IT Powerhouses Concoct New White Spaces Group

By Roy Mark  |  Posted 2007-12-13 Print this article Print

IT powerhouses mount new campaign to exploit vacant spectrum between television stations.

WASHINGTON—Beset with preliminary technical woes and a lack of political traction in Congress and at the Federal Communications Commission, a new organization started up on Dec. 12 to promote the unlicensed use of interference buffer spectrum between television channels. The Wireless Innovation Alliance, a coalition of technology companies, public interest advocates, think tanks and higher education groups, said it hopes to work with Congress and the FCC to develop regulations for the use of the spectrum known as "white spaces." Although broadcasters are allocated hundreds of megahertz of spectrum in every U.S. television market, significant chunks are unused, serving as interference zones from other channels. In Boston and Chicago, for instance, almost 50 MHz is fallow. The unused spectrum is considered ideal for wireless broadband because the radio signals penetrate walls and other objects.
Google, Microsoft and other tech firms covet the spectrum as an alternative to telecommunications and cable companies delivering Internet connections. A group led by the companies known as the White Spaces Coalition has been unsuccessfully lobbying Washington all year for approval of unlicensed white spaces devices.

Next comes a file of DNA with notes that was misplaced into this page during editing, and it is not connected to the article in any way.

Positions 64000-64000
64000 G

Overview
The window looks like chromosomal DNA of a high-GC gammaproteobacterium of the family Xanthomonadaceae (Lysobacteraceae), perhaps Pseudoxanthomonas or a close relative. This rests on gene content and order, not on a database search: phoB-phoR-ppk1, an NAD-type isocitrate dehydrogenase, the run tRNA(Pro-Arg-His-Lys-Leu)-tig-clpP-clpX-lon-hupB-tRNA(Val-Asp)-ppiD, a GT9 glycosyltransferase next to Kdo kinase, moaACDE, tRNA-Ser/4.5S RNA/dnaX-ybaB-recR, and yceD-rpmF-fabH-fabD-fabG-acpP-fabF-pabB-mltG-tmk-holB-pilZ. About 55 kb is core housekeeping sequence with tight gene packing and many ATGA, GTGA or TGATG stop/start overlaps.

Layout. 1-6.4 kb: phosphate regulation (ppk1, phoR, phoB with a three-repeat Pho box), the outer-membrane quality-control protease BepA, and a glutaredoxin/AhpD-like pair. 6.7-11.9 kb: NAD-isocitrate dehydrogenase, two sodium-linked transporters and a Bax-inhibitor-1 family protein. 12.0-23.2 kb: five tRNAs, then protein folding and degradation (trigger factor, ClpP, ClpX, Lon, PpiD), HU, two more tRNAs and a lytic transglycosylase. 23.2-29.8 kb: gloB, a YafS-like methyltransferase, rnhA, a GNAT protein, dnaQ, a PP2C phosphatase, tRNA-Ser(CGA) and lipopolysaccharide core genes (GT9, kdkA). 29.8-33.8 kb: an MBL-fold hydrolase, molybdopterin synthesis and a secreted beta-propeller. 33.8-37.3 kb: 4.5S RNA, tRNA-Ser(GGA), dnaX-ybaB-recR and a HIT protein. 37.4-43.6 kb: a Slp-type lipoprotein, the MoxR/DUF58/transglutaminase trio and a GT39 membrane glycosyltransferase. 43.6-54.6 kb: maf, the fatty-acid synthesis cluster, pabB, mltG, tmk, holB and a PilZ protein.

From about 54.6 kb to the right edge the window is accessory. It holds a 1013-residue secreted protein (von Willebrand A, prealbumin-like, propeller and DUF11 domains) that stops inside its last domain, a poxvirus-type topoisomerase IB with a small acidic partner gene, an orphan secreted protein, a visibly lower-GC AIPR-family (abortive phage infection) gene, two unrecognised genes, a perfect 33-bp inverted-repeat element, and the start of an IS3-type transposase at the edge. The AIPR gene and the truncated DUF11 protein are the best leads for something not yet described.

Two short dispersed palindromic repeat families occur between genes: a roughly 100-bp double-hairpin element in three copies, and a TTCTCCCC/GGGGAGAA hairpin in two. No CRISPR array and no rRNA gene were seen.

With many of the same players from the coalition in attendance Dec. 12, the new Wireless Innovation Alliance promised a new push. Click here to read more about the efforts by Microsoft and Philips Electronics test devices that use white space frequencies. "Much as telephones, radios and TVs revolutionized telecommunications in previous generations, white space devices will transform every aspect of civil society," Michael Calabrese, vice president of the New America Foundation, said at press conference at the National Press Club. "White space devices provide an innovative platform for a new generation of technologies, services and applications." Broadcasters, though, adamantly contend unlicensed use of white spaces will create harmful interference with their signals. In August, FCC testing on a white spaces prototype device created interference with television signals. "It is unfortunate that Microsoft and Google continue to try to muscle their way through Washington in support of a technology that simply does not work," Dennis Wharton, the executive president of the National Association of Broadcasters, said in a Dec. 12 statement. "By playing Russian roulette with digital television, Microsoft and Google would completely undermine the historic public-private DTV partnership that broadcasters embraced to ensure America's ongoing leadership in innovation." According to the FCC, "Prototype white space devices submitted to the commission for initial evaluation do not consistently sense or detect TV broadcast or wireless microphone signals." The August FCC report concluded the first prototype was "generally unable" to sense wireless microphones while a second device delivered "mixed results." By September, Microsoft and Philips Electronics submitted a new device for FCC testing. "In over 1,000 measurements, made in many varied locations in New York, New Jersey, Connecticut and California, the test devices were 100 percent successful in detecting television stations' [signals]," Microsoft said in a Sept. 21 statement. Microsoft and Philips said in the FCC filing that their finding "significantly expands previous testing beyond the laboratory to the field, further confirming that unused TV spectrum can be used to bring the benefits of high-speed Internet access to more Americans, without interference to the signals of incumbent licensees." Even with better test results, the new alliance faces an uphill battle in Congress. At last count, seven senators and 69 House members were opposed to the unlicensed use of white spaces. Check out's Mobile & Wireless Center for the latest news, reviews and analysis on mobile and wireless computing.

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